He brought his school report home today, it is glowing though not academic. 'Quiet and reflective' it says (if only she could see him now) 'A bright boy'. I am proud. Always proud. I want to hug him but he no longer wants hugs as he did as a small boy. He is struggling with the growing up process, too young to understand hugs are important no matter what age we are, too old to do it without thinking.

Tonight doesn't feel like a Friday night even though Small Sprog is dancing in the kitchen and I have a half full glass of red on the go. Tonight feels a little flat, though I try to keep up the spirits. Its been an emotional week, and I have come to terms with it all.

Sometimes I really wish I had a good friend to be with, someone just around the corner who would pop round in times of need. All my friends are married with kids, they live busy lives, some have moved away. Sometimes I feel isolated as life goes on around me, but hey, I'm just feeling a little delicate right now...

Thursday, July 07, 2011

You don't always appreciate the mundane.

When we went to mediation, nearly 18 months ago - but what seems like a different lifetime away - we discussed and agreed childcare. Ex husband wanted to work towards having the children every other week, for a whole week - a 50/50 split. At the time we discussed that, it was decided by him that this would start was once Small Sprog was settled at senior school. Christmas this year. I never thought it would happen.

At the time it seemed a lifetime away; I had this thought that once the children were settled with me, that they would want to stay, would be familiar with the routine and would  not want to change it. Recently, since we have moved and become settled, in our own home at last, I have been trying to build a home that they would enjoy living in, a family home, a home for us...That was then.

Recently the prospect of sharing their care equally has been haunting me, perhaps because Small Sprog has only 2 weeks left at Junior school. I am anticipating an email from Ex H. Emails from him are the only thing that makes my heart fall now, but at least there are no more awful solicitors letters dropping through the door every five minutes any more.

What will I say if he asks to have them? I decided to ask the children what they thought about sharing their time 50/50, after all, they're old enough now to decide. I felt so confident. We were happy in our new home, we had plans, we had a routine, thought we might get a pet.

I asked Tall Girl first, would she ever want to spend a week at daddys and a week at mine? She said she would. I was shocked. Really? I asked her. She didn't even needed time to think about it. It cut me to the core. I asked Small Sprog the same question this week. He jumped at the chance. I cried a lot yesterday, but not in front of them obviously.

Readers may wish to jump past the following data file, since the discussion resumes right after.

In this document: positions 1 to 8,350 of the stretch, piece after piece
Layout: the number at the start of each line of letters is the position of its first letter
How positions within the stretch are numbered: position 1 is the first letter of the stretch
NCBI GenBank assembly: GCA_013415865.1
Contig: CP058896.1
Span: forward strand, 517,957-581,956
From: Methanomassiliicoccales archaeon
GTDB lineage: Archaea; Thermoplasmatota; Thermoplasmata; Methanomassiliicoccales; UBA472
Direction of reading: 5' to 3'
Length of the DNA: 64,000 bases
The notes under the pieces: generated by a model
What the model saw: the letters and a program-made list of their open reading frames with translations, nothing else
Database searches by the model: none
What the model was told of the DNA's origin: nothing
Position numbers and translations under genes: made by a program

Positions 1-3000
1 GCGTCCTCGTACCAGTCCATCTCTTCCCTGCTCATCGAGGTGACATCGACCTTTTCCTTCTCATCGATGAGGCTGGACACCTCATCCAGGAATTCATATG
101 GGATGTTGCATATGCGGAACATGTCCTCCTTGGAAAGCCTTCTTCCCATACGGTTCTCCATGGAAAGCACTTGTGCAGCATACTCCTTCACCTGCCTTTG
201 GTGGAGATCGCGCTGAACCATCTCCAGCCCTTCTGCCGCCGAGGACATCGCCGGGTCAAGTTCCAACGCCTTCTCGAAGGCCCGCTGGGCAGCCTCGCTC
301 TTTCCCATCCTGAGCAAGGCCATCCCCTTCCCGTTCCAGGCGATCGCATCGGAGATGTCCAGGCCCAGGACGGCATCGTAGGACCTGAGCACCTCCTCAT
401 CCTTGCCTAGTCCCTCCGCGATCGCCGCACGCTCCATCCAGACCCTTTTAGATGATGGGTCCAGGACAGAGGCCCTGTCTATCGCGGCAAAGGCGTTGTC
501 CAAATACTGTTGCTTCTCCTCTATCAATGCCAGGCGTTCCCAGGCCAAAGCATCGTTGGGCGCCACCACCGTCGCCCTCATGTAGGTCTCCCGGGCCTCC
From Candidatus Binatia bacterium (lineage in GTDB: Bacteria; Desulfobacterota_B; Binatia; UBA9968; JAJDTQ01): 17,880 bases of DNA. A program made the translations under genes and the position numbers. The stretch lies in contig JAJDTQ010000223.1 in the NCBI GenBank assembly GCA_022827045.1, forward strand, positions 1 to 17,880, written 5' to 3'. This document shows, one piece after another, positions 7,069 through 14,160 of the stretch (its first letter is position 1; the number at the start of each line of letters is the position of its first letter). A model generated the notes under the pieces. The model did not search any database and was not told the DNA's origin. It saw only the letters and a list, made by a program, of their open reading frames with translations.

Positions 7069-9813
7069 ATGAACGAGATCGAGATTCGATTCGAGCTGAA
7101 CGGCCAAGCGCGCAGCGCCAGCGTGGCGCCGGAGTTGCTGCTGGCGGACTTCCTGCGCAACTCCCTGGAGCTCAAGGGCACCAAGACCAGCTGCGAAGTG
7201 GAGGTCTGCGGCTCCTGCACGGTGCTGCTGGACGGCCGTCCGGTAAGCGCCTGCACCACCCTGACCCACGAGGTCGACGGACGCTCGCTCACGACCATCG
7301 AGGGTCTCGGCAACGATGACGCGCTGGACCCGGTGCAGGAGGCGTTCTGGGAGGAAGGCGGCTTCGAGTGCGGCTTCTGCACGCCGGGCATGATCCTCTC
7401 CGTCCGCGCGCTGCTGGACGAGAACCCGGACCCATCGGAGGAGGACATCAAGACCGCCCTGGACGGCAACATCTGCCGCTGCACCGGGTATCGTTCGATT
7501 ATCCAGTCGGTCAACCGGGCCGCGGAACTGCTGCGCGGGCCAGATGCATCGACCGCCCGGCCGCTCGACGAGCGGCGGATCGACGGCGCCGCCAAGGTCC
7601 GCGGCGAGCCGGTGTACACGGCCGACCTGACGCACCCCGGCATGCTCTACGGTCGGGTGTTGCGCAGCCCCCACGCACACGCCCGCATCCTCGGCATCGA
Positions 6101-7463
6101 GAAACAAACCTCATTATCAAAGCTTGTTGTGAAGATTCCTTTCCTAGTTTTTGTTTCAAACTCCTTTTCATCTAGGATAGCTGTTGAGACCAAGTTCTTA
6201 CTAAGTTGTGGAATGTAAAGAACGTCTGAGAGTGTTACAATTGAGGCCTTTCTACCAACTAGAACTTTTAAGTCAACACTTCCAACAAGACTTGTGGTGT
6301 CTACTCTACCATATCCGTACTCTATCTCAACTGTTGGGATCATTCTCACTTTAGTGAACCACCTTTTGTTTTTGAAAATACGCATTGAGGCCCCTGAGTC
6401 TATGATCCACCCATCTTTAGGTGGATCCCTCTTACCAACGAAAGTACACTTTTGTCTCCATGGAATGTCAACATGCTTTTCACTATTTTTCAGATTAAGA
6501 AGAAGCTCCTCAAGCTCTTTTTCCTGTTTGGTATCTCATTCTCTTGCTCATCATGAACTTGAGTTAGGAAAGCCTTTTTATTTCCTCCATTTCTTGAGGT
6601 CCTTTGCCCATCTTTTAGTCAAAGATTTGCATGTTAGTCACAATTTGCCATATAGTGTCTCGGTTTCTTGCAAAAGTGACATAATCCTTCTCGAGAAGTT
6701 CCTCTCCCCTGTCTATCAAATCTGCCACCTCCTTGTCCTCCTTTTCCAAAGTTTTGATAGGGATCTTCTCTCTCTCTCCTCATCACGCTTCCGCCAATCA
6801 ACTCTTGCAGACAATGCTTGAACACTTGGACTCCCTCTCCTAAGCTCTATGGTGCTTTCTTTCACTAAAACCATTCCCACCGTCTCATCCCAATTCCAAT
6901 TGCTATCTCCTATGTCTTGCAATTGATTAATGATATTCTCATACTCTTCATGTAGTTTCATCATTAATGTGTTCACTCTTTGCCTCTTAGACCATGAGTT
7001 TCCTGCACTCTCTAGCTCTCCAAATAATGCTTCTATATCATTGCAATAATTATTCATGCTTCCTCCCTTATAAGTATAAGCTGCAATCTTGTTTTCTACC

What more could I do for them? I asked my Mum in an email. What have I failed to do? Like a spoilt child I wanted to be the best parent, I wanted to have the homeliest home, I wanted my children around me, not only half the time. I work in a school so as to have all the time I can with them. I enjoy their company; I thought I would still be needed for at least a few more years yet. I am not ready to lose them, it seems much too soon.

Then I feel angry inside. He was such a hands off father when we all lived together, he hardly ever wanted to spend time with them and retreated to the garden during most of the summer. He often seemed to regard them as a nuisance. Tall Girl even admitted that she used to be scared of him once.

So what has happened? He seems to be the perfect father now, spends loads of time with them on his weekends and when he doesn't (because he's still in the family home) all their friends are still on the street for them to play with. They have a great time, with or without him, as it should be I guess. For them, that must still feel like their 'real' home.

However whether he wants them 50/50 now or not is irrelevant really. They both want to spend more time there, I have already lost them...

I spent some time here feeling bereft. My heart hurt. It seems so unfair that they don't remember all the things that they have done with me over all their lives. So much time spent together, but they don't seem to remember any of it.

How will I feel being a part time mum? In most ways it is all my own fault, I split the family up, it was selfish and this is my punishment. So every moment I have them now is precious, it always has been, but you don't always appreciate the mundane.

I will leave you with an excerpt from an email from my lovely Mum. No matter what happens, at least I know, while she is on this earth, that she loves me and will always be there...

 It will all be fine for a while, but he won't change. He 'll begin to be the hands off father he once was, and when he starts treating them as a nuisance, I'll think it will be a different story. I shall never forget the day when we were all sitting down for a meal, you were in the kitchen and TG was sitting at the end of the table with her back to the window and asked him if she could shut the conservatory door as it was making her dinner cold and he said  "NO". I could have cried for her.  A few treatments like that and they will soon realise which side their bread is buttered.I do know that they have 'The Nit Children' to play with, but as they get older that won't last forever. I can't think what their Christmases will be like without your touch.

You have absolutely nothing to reproach yourself for. You have been a wonderful mother to them, and done so much for them and with them. Think of all the wonderful birthday parties you have given them all the wonderful themes you have created and fun you have given them.Oh, yes he was there but what did he contribute to it all.Will they stir the Christmas cake with him and have a wish...

Give them time, they aren't stupid, they will think it all out for themselves eventually.

I hope she's right